The Chalice Cross. The Crux Acuta (Cross of Agony) symbolizes the agony of Christ in Gethsemane. The Passion Cross (the cross that symbolically represents Maundy Thursday or Good Friday) has its ends cut off to form points that remind us of the sharp reality that Christ was dealing with in the garden — the impending sufferings to be endured — betrayal, humiliation, torture and crucifixion. The chalice filled with blood refers to Luke 22: 44, which says, “And being in an agony he prayed more earnestly; and his sweat became like great drops of blood falling down upon the ground.”
Donated in loving memory of Pieter H. van Horne by his family
The Orthodox Cross is used primarily in Orthodox Churches and especially in the Russian Orthodox Church. The upper bar represents the sign Pilate had placed above Jesus’ head and often holds the inscription “INRI” (Latin initials for “Iesus Nazarenus Rex Iudaeorum”–“Jesus the Nazarene, King of the Jews”) Matthew 27:37; Mark 15:26; Luke 23:38; John 19:19. The meaning of the slanted bar is lost in legend. One story holds that Jesus’ legs were of unequal length, another that the earthquake that came at His death caused the cross to tilt. Still another popular theory from the eleventh century, is that the slanted bottom beam represents a foot-rest. The slant symbolizes a balance scale showing the good thief having accepted Christ would ascend to heaven, while the thief who mocked Jesus would descend to hell. In this interpretation, Christ on the Cross represents the scales of justice. Another explanation (probably the correct one) is that the slanted bar forms St. Andrew’s cross. St. Andrew is believed to have introduced Christianity to Russia.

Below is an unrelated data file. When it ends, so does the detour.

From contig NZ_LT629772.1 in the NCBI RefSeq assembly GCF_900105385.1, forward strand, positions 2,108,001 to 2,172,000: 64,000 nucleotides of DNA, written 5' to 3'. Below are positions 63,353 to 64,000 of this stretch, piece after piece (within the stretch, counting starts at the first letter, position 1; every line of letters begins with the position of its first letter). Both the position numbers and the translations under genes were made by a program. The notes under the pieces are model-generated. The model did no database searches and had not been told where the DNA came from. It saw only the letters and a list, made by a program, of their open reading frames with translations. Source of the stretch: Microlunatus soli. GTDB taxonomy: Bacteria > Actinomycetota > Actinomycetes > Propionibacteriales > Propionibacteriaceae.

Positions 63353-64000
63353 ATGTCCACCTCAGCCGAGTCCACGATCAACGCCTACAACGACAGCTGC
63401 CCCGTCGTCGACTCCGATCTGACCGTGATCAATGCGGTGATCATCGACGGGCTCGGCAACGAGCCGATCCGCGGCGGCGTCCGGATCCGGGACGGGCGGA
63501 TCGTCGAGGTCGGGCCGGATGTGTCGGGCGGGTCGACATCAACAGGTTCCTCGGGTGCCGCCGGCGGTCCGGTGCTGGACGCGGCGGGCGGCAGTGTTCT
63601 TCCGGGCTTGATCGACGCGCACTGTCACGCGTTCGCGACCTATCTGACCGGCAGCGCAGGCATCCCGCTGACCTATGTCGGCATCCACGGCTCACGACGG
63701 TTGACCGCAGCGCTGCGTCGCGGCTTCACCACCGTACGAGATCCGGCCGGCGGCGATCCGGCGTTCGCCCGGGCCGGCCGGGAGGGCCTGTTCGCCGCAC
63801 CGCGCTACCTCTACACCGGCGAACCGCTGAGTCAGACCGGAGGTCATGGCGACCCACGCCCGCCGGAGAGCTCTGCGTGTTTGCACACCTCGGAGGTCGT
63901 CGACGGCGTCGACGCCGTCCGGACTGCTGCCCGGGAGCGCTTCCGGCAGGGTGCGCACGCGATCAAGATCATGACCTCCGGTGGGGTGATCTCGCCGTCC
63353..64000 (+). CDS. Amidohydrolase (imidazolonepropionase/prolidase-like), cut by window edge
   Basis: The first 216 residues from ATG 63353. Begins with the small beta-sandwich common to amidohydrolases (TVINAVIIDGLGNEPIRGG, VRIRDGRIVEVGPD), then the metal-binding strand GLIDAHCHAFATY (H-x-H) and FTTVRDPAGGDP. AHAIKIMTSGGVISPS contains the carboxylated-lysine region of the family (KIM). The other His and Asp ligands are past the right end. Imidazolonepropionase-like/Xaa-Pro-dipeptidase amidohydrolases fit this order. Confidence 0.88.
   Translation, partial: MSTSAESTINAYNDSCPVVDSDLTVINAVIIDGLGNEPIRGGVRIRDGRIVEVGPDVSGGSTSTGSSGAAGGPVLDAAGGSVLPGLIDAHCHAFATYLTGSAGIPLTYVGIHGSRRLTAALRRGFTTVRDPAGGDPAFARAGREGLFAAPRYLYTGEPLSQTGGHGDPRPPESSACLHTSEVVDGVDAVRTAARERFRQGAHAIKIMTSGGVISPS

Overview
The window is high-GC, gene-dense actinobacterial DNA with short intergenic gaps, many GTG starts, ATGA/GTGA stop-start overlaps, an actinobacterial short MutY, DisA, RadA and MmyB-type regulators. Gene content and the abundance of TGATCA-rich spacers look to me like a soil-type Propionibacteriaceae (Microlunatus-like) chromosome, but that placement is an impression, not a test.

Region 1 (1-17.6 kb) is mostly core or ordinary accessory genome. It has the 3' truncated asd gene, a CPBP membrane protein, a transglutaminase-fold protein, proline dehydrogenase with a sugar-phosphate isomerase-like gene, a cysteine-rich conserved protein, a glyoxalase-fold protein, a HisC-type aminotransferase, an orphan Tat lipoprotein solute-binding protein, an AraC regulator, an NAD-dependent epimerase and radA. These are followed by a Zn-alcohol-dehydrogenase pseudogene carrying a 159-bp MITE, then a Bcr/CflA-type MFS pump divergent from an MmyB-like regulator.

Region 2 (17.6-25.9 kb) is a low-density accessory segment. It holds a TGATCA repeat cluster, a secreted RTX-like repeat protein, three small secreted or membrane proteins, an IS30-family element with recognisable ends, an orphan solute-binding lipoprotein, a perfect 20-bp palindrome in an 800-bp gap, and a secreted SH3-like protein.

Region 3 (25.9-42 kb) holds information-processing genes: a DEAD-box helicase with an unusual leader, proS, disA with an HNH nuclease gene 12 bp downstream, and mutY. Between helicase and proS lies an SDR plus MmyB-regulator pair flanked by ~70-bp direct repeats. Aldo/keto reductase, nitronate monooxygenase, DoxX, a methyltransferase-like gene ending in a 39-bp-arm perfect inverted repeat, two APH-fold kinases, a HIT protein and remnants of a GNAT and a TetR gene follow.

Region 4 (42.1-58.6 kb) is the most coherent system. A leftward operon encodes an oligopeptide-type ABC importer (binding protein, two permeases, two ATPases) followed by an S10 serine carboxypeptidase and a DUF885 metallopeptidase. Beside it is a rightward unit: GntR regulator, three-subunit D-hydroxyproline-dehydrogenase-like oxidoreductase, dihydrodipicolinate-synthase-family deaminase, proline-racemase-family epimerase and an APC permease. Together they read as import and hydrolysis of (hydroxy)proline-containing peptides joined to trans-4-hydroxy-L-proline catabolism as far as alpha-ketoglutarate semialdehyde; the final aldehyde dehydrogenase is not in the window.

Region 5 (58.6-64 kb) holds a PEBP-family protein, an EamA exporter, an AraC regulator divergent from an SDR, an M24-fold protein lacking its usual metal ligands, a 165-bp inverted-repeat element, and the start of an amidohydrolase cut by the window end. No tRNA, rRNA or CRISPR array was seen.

Donated by Virginia A. Downs, to the glory of God